As a part of the NRC initiative, more than 80 representatives from the government, industry, medicine, academia, and business agreed to establish a nonprofit organization--the Life Sciences Development Association (LSDA)--that would guide life sciences development in Nova Scotia. The association was officially launched in May 2001. As an indication of their commitment to the concept, the majority of these stakeholders have chipped in with funding to help support the organization's mandate.

Nova Scotia is well positioned to host such an initiative. It has a well-educated workforce, growing employment opportunities, and tax incentives for manufacturing companies. And it is already home to more than 100 life science companies, with approximately 1500 employees, in the areas of genomics, bioinformatics, nutraceuticals, and telemedicine. "We are convinced that Halifax--with its strong R&D base and growing presence of high-tech activity--has what it takes to form a dynamic technology cluster," Carty tells Next Wave.

Parts of the relatively strong bioscience community in Nova Scotia have until now remained largely isolated from one another. The centerpiece of the LSDA's vision is the development of the world-class Life Sciences Research Village in Halifax. The Research Village is intended to put the area's science under a single roof, both virtually and physically, and to provide the infrastructure and support necessary to build a closer-knit life science community. The goal is to bring researchers, entrepreneurs, educators, technology specialists, and venture capitalists together in an environment that promotes collaboration, exchange of ideas and skilled workers, and sharing of physical resources such as lab space and equipment.

The first step along the road toward creating the Research Village is to expand research facilities in and around Halifax in an effort to foster collaborations among the area's many current research projects. Many of these projects are already under the wing of the LSDA, as are the Research Village's foundations, which include the Business Development Center at Dalhousie Medical School, Genome Atlantic, and the Brain Repair Center.

"In a sense, the Research Village exists now," says Thelma Costello, executive director of LSDA. "Our efforts are focusing on building on what we have, adding extra dimensions (both new physical space and an organizational framework that will provide coordinating mechanisms and collaborative opportunities), and understanding and establishing the supports that are necessary for commercialization outcomes," Costello explains.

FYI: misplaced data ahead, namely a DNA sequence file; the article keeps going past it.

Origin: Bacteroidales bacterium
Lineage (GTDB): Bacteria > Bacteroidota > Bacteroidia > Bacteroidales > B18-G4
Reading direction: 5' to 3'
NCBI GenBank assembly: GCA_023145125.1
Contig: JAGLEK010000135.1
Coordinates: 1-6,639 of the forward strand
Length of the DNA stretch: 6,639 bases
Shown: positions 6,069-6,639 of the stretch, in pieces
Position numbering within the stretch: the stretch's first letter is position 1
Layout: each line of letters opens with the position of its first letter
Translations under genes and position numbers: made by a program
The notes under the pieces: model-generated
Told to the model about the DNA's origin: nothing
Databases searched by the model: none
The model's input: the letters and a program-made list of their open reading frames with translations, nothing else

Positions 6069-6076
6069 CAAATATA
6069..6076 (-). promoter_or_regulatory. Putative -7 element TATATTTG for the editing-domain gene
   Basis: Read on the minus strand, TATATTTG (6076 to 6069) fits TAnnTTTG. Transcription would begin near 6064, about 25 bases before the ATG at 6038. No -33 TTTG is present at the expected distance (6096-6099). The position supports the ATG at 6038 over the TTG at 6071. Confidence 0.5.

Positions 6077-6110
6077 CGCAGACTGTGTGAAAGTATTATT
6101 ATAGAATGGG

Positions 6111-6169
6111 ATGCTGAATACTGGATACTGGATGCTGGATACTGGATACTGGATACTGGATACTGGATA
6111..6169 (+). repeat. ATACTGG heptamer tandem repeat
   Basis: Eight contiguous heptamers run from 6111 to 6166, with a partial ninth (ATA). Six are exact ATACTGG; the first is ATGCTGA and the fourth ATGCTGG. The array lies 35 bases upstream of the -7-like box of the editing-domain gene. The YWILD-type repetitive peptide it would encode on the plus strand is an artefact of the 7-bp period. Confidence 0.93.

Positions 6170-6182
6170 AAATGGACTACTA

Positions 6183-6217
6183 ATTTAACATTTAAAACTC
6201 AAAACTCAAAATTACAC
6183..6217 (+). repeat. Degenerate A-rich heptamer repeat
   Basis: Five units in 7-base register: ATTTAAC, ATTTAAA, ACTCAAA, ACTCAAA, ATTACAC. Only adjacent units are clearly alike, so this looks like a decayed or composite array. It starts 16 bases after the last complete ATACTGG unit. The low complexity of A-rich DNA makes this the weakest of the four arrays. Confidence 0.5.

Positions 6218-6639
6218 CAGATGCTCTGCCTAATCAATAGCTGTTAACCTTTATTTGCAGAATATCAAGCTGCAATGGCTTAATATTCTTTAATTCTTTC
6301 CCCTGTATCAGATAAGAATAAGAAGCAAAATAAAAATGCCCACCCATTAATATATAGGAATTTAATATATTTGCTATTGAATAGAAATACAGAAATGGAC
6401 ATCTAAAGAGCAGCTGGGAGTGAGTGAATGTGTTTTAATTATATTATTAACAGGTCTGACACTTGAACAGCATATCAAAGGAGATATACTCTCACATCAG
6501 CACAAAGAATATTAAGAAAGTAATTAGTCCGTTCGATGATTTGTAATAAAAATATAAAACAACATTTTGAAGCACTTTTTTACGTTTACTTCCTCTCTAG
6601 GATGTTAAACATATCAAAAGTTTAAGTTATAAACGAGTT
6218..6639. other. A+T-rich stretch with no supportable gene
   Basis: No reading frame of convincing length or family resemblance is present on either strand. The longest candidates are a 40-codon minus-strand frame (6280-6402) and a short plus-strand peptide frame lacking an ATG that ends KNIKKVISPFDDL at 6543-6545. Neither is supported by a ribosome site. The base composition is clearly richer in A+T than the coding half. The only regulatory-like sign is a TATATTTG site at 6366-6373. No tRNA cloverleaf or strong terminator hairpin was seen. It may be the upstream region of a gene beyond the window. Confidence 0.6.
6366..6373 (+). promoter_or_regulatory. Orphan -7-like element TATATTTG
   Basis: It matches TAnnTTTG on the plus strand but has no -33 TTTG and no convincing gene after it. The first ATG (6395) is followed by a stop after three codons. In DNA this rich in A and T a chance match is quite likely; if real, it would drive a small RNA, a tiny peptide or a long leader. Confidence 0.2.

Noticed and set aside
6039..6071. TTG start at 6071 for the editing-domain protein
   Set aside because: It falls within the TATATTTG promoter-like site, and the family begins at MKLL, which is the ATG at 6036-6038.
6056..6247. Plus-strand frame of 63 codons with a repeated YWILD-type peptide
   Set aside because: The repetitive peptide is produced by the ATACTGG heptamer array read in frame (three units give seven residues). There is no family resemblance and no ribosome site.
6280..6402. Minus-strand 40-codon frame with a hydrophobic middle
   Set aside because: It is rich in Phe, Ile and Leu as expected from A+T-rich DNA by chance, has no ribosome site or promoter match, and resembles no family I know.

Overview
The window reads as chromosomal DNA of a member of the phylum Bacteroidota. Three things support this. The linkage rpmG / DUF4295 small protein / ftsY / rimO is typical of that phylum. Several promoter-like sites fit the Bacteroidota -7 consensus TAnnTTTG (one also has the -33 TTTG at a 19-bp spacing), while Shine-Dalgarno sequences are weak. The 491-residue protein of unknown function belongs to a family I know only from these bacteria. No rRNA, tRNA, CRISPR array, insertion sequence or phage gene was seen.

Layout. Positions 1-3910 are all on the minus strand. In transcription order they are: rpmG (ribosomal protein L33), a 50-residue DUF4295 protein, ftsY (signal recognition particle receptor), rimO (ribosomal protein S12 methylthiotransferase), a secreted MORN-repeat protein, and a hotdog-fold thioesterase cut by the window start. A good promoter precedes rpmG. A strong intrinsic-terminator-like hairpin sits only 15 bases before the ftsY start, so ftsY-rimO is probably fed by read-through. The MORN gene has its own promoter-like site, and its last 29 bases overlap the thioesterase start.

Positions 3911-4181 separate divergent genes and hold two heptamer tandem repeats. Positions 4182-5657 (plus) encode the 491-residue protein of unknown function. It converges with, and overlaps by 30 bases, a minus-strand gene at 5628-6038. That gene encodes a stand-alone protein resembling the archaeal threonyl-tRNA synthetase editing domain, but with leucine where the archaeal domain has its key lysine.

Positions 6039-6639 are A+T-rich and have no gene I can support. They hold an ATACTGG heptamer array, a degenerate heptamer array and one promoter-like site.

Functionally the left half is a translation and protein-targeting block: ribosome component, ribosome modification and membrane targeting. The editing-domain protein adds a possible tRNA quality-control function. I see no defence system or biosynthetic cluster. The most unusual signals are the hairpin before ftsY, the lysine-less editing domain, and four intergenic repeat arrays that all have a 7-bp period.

Costello hopes that the Research Village will act as a magnet for top scientists from all over the world and result in spin-off companies that will create more jobs for scientists and technicians. It is likely that universities throughout the Atlantic provinces will benefit from such a venture, because many of the Research Village's research initiatives have the potential for Atlantic-wide partnerships, according to Costello.

Keeping up with the demand for highly skilled graduates will also present a challenge for academic institutions, and it will inevitably increase the level of attention paid to the life sciences in the entire region. William Mills, executive director of Nova Scotia's Biotechnology and Life Sciences Industry Association, BioNova, agrees that finding sufficient qualified workers to fill the jobs created by the Research Village will be difficult. "It is one of the critical issues facing biotech industries in Canada, especially at the senior research level but also throughout all levels, including regulatory affairs and management," says Mills. Mills believes that the main issue to be grappled with is high school students' awareness of job opportunities. "We need to create awareness among teachers and guidance counselors that there are rich and rewarding careers in biological sciences and biotechnology." BioNova has been working on human resources issues with the Biotechnology Human Resource Council. BioNova has also taken an active role in promoting the Aventis Biotech Challenge and related teacher workshops in Nova Scotia for the past 4 years--"the right level to be tackling the issue," according to Mills.